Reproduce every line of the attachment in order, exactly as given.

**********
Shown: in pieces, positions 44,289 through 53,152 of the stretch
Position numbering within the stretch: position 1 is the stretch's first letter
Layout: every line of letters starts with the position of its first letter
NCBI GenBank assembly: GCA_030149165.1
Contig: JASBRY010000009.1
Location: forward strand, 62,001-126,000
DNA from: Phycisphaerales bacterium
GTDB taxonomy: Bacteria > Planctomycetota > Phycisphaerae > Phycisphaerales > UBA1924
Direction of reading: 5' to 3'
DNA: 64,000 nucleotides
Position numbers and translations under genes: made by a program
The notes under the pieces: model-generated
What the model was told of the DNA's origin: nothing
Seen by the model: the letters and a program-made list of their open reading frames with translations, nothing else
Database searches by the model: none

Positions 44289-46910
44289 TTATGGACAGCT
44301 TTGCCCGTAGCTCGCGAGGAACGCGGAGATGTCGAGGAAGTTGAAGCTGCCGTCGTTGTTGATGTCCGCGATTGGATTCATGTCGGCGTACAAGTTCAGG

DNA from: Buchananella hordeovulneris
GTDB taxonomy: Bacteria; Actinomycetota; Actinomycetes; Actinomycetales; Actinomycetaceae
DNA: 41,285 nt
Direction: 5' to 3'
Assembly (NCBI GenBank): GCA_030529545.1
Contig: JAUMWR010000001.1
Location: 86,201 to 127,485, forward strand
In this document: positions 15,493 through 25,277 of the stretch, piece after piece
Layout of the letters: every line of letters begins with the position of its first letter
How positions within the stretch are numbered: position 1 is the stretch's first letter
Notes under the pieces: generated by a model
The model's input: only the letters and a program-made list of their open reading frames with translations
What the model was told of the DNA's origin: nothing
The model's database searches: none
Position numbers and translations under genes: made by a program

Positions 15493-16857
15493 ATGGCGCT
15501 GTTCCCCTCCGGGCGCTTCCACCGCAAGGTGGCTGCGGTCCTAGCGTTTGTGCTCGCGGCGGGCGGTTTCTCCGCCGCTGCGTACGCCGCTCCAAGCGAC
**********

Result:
Shown: in pieces, positions 44,289 through 53,152 of the stretch
Position numbering within the stretch: position 1 is the stretch's first letter
Layout: every line of letters starts with the position of its first letter
NCBI GenBank assembly: GCA_030149165.1
Contig: JASBRY010000009.1
Location: forward strand, 62,001-126,000
DNA from: Phycisphaerales bacterium
GTDB taxonomy: Bacteria > Planctomycetota > Phycisphaerae > Phycisphaerales > UBA1924
Direction of reading: 5' to 3'
DNA: 64,000 nucleotides
Position numbers and translations under genes: made by a program
The notes under the pieces: model-generated
What the model was told of the DNA's origin: nothing
Seen by the model: the letters and a program-made list of their open reading frames with translations, nothing else
Database searches by the model: none

Positions 44289-46910
44289 TTATGGACAGCT
44301 TTGCCCGTAGCTCGCGAGGAACGCGGAGATGTCGAGGAAGTTGAAGCTGCCGTCGTTGTTGATGTCCGCGATTGGATTCATGTCGGCGTACAAGTTCAGG

DNA from: Buchananella hordeovulneris
GTDB taxonomy: Bacteria; Actinomycetota; Actinomycetes; Actinomycetales; Actinomycetaceae
DNA: 41,285 nt
Direction: 5' to 3'
Assembly (NCBI GenBank): GCA_030529545.1
Contig: JAUMWR010000001.1
Location: 86,201 to 127,485, forward strand
In this document: positions 15,493 through 25,277 of the stretch, piece after piece
Layout of the letters: every line of letters begins with the position of its first letter
How positions within the stretch are numbered: position 1 is the stretch's first letter
Notes under the pieces: generated by a model
The model's input: only the letters and a program-made list of their open reading frames with translations
What the model was told of the DNA's origin: nothing
The model's database searches: none
Position numbers and translations under genes: made by a program

Positions 15493-16857
15493 ATGGCGCT
15501 GTTCCCCTCCGGGCGCTTCCACCGCAAGGTGGCTGCGGTCCTAGCGTTTGTGCTCGCGGCGGGCGGTTTCTCCGCCGCTGCGTACGCCGCTCCAAGCGAC